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In our article related to Bohr’s atomic structure theory, we learnt that electrons form discrete energy levels which were described by the mathematical formula. Yet this theory is fine when a single atom is considered in isolation, but the in real world atoms are closed packed and this produces some deviations from the theory. Now we will learn about energy bands as follows.
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What is energy band?
As per the Bohr’s theory, the electrons cannot occupy arbitrary positions in the atomic space surrounding the nucleus but only exist in predefined discrete levels. Now consider what happens when two or more atoms come closer and each has their discrete energy levels. Since the electromagnetic forces will come into play as the distance between the atoms decreases, the energy levels will get affected by this mutual interaction.
As the inter atomic distance goes on decreasing, the influence of these forces increases and the net result is that instead of discrete energy levels, we now have a narrow range of energy band corresponding to each energy level, and these bands are known as energy bands.
If you find this concept a bit confusing, just refer to the diagram shown here which clearly shows the energy levels labeled as K, L and M on the left hand side of the diagram, whilst the right hand side shows the energy bands corresponding to these energy levels; the inter atomic distance being shows on the X-axis on the left hand side. You will also notice that the M level band is broader than the inner band and so on. This is obviously due to the fact that as the atoms start to come closer, the valence level gets affected first due to mutual repulsion between electrons of both atoms, while the inner levels are affected to a relatively lesser degree. Hence the variation in the outermost levels is more than the inner levels, hence the explanation for this observation. In case you are not fully familiar with the energy levels K, L, M etc just refer to the article on energy shells.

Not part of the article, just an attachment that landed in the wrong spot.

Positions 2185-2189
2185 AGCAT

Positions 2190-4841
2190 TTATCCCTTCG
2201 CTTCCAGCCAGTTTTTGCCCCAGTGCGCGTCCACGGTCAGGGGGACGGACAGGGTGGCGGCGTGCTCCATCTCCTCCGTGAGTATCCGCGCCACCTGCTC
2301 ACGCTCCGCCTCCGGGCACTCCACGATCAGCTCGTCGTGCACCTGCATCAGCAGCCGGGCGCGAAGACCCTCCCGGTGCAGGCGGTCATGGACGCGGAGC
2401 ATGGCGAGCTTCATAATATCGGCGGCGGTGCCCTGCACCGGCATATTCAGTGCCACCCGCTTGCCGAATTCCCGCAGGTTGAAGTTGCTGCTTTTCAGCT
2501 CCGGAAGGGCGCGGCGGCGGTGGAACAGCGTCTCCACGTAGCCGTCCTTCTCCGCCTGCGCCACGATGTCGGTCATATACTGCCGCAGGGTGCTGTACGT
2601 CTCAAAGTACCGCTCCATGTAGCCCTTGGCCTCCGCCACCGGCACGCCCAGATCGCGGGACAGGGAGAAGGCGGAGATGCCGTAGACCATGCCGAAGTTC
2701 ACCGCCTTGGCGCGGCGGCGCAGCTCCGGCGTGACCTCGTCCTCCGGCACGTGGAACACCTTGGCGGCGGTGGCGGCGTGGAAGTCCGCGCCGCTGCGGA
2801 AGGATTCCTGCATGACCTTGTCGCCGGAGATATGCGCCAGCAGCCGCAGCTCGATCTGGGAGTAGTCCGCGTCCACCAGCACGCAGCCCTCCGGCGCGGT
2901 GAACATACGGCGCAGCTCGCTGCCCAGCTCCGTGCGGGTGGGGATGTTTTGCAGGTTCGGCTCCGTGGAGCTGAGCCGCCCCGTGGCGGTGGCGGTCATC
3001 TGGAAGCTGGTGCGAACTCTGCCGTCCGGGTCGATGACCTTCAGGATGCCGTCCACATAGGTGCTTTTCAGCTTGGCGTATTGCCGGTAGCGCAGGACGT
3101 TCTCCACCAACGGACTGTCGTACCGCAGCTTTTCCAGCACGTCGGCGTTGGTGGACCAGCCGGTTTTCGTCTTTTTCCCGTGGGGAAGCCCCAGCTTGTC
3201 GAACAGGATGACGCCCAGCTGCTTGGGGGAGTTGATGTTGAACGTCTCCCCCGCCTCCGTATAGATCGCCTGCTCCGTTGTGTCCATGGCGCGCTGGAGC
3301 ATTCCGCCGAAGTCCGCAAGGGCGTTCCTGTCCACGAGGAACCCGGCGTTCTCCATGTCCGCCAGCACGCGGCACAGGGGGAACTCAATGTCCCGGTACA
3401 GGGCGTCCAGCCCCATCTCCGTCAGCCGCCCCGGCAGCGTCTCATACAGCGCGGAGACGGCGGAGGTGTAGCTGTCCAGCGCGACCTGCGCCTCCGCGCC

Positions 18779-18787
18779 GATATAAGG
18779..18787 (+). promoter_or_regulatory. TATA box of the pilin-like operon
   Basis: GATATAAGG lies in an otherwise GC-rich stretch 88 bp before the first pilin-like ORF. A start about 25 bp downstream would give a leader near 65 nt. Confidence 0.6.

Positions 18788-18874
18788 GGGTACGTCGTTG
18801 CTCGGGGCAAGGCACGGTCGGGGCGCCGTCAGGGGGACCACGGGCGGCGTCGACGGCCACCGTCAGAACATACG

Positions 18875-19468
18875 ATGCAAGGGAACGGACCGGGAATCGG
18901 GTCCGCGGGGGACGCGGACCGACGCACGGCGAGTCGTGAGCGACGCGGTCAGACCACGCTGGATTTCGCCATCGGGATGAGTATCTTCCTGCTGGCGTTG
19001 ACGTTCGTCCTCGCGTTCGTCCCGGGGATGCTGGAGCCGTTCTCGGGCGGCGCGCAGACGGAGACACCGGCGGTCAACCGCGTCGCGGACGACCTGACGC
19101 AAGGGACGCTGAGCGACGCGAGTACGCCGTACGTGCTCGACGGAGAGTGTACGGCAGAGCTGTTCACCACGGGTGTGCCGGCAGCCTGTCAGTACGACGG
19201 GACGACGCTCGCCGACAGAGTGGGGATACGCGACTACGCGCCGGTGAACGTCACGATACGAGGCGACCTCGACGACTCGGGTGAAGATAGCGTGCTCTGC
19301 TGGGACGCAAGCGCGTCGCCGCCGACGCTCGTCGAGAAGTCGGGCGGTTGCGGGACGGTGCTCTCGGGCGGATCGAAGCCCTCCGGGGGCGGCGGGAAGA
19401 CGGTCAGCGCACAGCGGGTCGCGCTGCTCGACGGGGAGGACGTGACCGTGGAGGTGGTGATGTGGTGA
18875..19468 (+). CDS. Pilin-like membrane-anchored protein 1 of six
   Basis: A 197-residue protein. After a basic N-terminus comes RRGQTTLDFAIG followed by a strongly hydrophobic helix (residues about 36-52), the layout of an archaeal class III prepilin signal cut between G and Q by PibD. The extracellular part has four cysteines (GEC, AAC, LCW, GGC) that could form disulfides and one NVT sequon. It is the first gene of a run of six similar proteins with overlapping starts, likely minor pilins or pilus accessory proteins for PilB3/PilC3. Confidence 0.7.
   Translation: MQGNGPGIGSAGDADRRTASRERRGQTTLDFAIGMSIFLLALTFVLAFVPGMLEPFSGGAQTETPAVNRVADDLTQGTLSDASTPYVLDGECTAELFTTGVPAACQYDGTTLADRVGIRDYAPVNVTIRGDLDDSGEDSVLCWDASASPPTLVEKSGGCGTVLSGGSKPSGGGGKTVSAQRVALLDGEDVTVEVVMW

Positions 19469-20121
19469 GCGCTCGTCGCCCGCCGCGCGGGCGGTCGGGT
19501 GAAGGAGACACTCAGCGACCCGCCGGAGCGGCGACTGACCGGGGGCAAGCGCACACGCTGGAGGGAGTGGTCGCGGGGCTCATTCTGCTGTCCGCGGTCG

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Continuous or discrete
Of course it must also be noted that though the energy band has been shown as a continuous band and it can be considered so for broad purposes, in actual practice it is not so. The various energy bands consist of discrete energy levels which are closely coupled and are only slightly different from each other. To get an idea of how closely these discrete bands within a single band are located, let us take a look at a typical example of a crystal which contains 2*1019 levels within the s-band. This means that the average spacing between the energy levels of this band would be of the order of 10-19 eV.
In case you are not familiar with eV, this refers to electron volts which is a unit of energy and also used as unit of mass etc. We will study about this in detail in a separate article.
Energy band in gases
You must also be aware that the atoms of a gas are much loosely bound than those of solids and liquids. Since the above mentioned effect occurs mainly due to close coupling of atoms, it would be interesting to note that under normal conditions of pressure and temperature, there is no band formation in the atoms of the gases and the energy levels are only discretely defined, as per the theoretical analysis of Neils Bohr.
Having learnt about the energy bands in general, we will proceed to learn about valence and conduction bands which would help us to know more about the basic principles behind digital electronics.
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Theraja, B.L. & Theraja, A.K. (2006) Electrical Technology Vol IV. New Delhi: S.Chand and Company Publications